The idea that Africa was where humans originated has been drilled into our heads for decades, but cracks are beginning to appear, and they are being published by well-known scientists in top-level journals. If it is not true, how can we explain the data from a biblical perspective? To do that, we can turn to any number of ideas, including patriarchal drive, inbreeding, differential mutation rates, selective sweeps, differences in starting population sizes among the modern world populations, higher rates of recombination in the sub-Saharan population, and massive waves of migration into Africa (several of which can be documented) later in history. The biblical account fits the data beautifully.
- Carter R, Patriarchal Drive. BiblicalGenetics.com, 8 Jul 2020. BiblicalGenetics.com/patriarchal-drive.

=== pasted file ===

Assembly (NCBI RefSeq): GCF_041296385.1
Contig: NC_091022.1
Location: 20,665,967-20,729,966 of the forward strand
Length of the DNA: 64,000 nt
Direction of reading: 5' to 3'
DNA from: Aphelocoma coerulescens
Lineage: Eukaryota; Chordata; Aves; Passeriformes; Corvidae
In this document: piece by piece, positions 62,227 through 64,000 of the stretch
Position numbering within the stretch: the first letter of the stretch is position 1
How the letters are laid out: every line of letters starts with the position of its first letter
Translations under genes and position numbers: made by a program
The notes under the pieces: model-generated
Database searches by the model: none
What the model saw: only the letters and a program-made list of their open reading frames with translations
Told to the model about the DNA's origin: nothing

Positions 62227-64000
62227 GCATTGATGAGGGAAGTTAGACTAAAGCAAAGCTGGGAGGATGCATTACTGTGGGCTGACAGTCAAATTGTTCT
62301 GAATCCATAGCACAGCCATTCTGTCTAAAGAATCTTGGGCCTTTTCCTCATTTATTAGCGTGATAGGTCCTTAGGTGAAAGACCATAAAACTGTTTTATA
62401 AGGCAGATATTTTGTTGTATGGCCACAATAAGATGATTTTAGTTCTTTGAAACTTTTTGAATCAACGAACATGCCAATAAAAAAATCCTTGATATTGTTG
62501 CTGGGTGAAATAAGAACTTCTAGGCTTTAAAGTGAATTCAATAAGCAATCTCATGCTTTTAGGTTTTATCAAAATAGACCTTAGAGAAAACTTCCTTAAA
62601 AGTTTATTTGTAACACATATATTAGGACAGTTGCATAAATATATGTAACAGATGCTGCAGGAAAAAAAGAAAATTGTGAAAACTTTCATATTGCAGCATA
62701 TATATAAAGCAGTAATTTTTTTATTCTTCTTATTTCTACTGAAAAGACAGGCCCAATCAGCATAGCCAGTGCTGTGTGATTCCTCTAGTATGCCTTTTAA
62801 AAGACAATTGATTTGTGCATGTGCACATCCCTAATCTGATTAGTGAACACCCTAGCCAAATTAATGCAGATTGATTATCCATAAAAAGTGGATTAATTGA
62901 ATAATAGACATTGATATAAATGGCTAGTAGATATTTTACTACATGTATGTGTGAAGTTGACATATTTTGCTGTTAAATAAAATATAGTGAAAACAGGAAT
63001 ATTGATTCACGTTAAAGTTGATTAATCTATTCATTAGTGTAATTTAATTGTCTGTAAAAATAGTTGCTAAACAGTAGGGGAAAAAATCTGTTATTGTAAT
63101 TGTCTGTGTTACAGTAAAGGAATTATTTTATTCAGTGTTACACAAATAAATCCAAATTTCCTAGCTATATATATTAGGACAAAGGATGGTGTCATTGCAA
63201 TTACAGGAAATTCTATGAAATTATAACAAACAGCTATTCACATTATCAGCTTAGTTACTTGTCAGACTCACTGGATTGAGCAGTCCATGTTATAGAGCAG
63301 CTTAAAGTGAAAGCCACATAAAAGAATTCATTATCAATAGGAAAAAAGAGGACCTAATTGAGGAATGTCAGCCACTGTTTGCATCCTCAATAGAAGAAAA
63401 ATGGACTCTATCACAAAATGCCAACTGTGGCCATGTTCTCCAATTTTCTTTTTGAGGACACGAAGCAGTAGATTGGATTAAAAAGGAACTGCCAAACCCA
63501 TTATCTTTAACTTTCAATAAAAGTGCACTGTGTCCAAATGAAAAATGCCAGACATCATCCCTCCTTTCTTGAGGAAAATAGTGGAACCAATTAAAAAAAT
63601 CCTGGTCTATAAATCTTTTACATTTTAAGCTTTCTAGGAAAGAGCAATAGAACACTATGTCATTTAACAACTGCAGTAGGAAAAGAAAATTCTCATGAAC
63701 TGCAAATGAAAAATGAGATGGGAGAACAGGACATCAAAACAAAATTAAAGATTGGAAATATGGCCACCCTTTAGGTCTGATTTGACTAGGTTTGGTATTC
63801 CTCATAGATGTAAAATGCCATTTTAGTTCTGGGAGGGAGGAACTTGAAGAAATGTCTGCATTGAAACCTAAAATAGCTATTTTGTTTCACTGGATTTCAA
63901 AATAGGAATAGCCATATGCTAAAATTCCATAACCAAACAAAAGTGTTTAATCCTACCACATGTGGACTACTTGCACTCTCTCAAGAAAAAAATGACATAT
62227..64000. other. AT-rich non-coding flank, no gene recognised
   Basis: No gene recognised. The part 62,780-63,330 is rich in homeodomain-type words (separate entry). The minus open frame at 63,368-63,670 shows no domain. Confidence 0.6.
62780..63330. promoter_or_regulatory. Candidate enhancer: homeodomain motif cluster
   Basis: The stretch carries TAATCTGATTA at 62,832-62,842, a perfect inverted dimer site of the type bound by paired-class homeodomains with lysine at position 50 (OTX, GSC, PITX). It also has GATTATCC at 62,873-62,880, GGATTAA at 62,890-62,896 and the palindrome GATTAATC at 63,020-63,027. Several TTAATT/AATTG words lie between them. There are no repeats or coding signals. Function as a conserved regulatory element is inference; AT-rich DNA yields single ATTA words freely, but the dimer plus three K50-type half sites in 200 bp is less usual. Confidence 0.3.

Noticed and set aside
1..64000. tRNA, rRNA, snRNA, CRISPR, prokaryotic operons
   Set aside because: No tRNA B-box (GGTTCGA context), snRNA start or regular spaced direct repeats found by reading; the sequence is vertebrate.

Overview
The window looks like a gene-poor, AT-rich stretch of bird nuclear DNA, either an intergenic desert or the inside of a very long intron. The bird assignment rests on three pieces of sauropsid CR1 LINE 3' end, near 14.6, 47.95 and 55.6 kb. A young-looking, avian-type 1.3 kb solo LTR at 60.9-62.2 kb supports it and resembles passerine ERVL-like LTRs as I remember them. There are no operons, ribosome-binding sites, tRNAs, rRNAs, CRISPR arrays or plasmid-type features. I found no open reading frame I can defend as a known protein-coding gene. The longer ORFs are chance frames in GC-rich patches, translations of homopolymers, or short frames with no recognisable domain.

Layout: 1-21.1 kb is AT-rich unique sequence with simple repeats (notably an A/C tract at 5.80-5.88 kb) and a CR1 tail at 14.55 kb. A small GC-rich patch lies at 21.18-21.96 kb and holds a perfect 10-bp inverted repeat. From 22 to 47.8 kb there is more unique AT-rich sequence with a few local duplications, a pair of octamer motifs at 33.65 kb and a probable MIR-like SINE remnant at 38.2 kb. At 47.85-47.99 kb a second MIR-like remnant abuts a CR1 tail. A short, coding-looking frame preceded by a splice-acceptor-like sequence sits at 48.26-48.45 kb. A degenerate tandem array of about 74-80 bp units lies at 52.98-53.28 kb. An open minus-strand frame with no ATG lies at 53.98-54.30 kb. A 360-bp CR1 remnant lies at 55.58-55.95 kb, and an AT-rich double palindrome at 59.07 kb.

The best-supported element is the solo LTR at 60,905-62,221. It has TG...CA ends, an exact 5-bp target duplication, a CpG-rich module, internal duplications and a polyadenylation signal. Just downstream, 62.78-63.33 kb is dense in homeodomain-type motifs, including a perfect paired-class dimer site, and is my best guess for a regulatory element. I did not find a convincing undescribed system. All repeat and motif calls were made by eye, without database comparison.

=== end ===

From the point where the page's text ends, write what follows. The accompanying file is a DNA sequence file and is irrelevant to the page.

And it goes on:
- Carter RW. 2019. Patriarchal drive in the early post-Flood population, Journal of Creation 33(1):110–118. Creation.com/patriarchal-drive.
- Carter R, Twisting tales with ancient DNA. BiblicalGenetics.com, 4 Apr 2020. BiblicalGenetics.com/twisting-tales-with-ancient-dna.
- Wieland C, Carter R. Not the Flintstones—it’s the Denisovans. Creation.com, 25 Jan 2011. Creation.com/denisovan.
- Early man outside of Africa: Bechly G. Fossil Footprints from Crete Deepen Controversy on Human Origins. Evolution News, 6 Sep 2017. EvolutionNews.org/2017/09/fossil-footprints-from-crete-deepen-controversy-on-human-origins.
- Bergström A, Stringer C, Hajdinjak M, Scerri EML, Skoglund P. 2021. Origins of modern human ancestry. Nature 590 (7845):229. doi: 10.1038/s41586-021-03244-5.
- Max Planck Institute for the Science of Human History. On the origin of our species. ScienceDaily, 10 Feb 2021. Sciencedaily.com/releases/2021/02/210210133410.htm.
- Pavid, K. Modern human origins cannot be traced back to a single point in time. Natural History Museum, 10 Feb 2021. nhm.ac.uk/discover/news/2021/february/modern-human-origins-cannot-be-traced-back-to-a-single-point.html.
- Hinch AG, et al. 2011. The landscape of recombination in African Americans. Nature 476(7359):170–5. doi: 10.1038/nature10336.
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